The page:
Formula To Calculate Infusion Rate:
To find out drug concentration multiply the available milligrams by 1000 (1 mg =
1,000 mcg) and then divide the result by the amount of solution.
Now you can start Dopamine infusion at 10 ml/hr ( 10 microdrops per min)
Rule Of 6
The Rule of Six for drug infusion states that:
When (6 * body weight of patient) mg of a drug is diluted in 100 ml,
every ml/hr of the drug infused is equal to one mcg/kg/min
In other words,
(6 * BW) mg diluted in 100ml, 1 ml/hr = 1 mcg/kg/min, where BW - body weight
You can download this file for quick reference
HAPPY LEARNING :-)
"Throughout life people will make you mad, disrespect you and treat you bad. Let God deal with the things they do, cause hate in your heart will consume you too" ~ Will Smith
Even the most ambitious, motivated people occasionally have difficulties getting things done. The good news is that we can often discover why we’re in a slump. Even better, there are ways to get out of the slump and get motivated again.
Here’s 6 ways to get motivated when you feel like doing nothing.
1. Figure out why you’re in a slump.
Here are some of the reasons you may be in a slump:
2. When you’re dreading something, make it almost impossible to NOT do the task.
For example, if you know you want to workout in the morning, try placing your workout clothes next to your bed so they’re the first thing you see when you wake up. Also, call a friend and make plans to meet them at the gym in the morning. Having an accountability partner will increase your likelihood of success.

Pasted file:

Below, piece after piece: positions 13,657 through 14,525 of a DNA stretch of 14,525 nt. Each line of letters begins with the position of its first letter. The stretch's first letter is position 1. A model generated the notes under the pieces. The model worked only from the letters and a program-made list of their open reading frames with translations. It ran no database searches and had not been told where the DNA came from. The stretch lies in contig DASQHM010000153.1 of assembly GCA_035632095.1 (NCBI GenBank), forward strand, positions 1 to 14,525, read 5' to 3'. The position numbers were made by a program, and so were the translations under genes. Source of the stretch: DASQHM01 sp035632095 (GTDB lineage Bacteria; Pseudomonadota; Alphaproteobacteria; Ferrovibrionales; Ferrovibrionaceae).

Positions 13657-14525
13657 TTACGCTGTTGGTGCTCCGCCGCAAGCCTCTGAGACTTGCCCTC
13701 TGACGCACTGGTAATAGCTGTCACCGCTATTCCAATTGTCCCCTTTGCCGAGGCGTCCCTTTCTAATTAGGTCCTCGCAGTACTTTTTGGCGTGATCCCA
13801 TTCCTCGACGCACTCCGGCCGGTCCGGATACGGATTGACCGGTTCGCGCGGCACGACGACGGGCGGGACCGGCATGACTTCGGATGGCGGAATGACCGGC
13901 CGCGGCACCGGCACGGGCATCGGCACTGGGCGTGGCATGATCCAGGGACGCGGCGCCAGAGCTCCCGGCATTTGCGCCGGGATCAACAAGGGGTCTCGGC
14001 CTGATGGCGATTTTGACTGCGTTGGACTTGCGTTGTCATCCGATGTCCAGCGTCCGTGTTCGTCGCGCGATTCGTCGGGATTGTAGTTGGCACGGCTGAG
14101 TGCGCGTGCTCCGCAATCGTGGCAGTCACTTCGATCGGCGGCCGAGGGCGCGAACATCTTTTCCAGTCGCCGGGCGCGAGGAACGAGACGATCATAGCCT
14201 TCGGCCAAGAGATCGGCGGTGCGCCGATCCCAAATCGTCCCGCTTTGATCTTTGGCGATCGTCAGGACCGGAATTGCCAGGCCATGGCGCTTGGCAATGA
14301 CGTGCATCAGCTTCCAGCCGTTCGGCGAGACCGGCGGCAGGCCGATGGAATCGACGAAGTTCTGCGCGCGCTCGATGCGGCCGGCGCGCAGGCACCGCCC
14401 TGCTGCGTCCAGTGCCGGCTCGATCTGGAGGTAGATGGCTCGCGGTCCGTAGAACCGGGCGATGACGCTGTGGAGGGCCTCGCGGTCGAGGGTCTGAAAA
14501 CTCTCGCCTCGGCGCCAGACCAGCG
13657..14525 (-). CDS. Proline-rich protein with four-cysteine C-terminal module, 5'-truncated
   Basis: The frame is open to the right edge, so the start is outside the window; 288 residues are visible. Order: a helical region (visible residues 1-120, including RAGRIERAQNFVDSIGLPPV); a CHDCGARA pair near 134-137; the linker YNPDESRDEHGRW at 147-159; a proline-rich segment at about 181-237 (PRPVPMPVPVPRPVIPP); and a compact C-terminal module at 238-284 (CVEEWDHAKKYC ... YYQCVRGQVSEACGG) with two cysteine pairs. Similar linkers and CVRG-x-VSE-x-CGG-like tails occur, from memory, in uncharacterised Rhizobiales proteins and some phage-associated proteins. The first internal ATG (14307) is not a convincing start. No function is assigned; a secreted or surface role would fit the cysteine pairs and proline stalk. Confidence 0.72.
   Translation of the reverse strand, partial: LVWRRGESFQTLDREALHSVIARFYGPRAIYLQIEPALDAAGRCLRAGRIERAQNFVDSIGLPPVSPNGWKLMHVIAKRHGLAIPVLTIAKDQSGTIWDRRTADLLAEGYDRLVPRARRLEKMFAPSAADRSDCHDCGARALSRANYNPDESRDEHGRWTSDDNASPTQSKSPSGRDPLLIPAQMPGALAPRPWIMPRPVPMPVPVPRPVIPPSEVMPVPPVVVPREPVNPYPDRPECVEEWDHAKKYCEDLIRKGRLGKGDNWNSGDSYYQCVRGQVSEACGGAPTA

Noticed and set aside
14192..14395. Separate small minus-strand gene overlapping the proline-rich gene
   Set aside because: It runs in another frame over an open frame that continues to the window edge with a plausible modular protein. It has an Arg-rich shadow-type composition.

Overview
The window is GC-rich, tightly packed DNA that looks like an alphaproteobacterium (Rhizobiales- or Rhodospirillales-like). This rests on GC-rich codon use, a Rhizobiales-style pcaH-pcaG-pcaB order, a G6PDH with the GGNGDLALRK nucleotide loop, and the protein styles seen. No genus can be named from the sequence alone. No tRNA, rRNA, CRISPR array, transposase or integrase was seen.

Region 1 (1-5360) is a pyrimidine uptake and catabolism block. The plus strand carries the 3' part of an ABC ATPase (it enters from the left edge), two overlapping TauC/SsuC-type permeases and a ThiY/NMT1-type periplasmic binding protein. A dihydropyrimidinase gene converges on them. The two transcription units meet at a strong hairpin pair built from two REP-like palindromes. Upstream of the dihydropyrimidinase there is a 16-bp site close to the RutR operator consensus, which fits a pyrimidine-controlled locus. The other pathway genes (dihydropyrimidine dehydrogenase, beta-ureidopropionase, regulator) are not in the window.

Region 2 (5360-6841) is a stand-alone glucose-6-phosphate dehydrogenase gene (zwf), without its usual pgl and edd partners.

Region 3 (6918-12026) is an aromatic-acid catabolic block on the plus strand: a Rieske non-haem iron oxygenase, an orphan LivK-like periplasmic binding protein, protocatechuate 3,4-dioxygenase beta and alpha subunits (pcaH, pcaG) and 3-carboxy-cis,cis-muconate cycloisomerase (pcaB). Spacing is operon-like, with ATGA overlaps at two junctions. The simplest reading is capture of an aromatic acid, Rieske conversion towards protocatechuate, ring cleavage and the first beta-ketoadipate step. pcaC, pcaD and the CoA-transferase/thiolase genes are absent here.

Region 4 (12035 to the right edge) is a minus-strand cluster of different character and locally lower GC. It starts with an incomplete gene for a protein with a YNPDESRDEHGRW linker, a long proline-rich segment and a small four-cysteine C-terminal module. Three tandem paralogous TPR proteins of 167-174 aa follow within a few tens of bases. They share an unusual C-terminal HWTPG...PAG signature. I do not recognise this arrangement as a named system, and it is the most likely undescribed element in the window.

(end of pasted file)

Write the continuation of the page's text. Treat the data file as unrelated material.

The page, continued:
3. When you’re tired, take care of your body.
Some days, you might need rest. Other days, your body might need exercise. Some days, you just may need to get away from your desk and get some fresh air. Think about how your habits have been recently. Have you been getting adequate rest? Have you been choosing healthy foods and beverages? Have you had a recent illness that has left you feeling rundown? Think about how you’ve been treating your body. Taking great care of your body may help you get out of your slump.
4. When you’re lacking confidence, think about WHY you’re doubting your capabilities.
Are you struggling with negative thinking? Has there been a recent negative comment or event in your life that has been bothering you? Are you comparing yourself to other people? When you’re struggling with negative thinking, give yourself a compliment, or do something fun to rejuvenate your joy.
5. When you’re in the middle of your journey, persevere.
When you set out to achieve a big goal, it’s usually pretty easy to be very motivated at the beginning. At the beginning, you think about the end result, and you are full of anticipation and enthusiasm. It’s also pretty easy to be motivated at the end of a long journey. Once the end is in sight, the excitement of seeing the finish line can propel you forward.
In my opinion, the middle of the journey is usually the hardest. In the middle, the initial excitement has diminished, but you haven’t gotten close to your goal yet. In the middle, you realize exactly how much time and effort is required to complete your journey. You get frustrated and frequently face the difficulty of pushing yourself out of your comfort zone to move forward.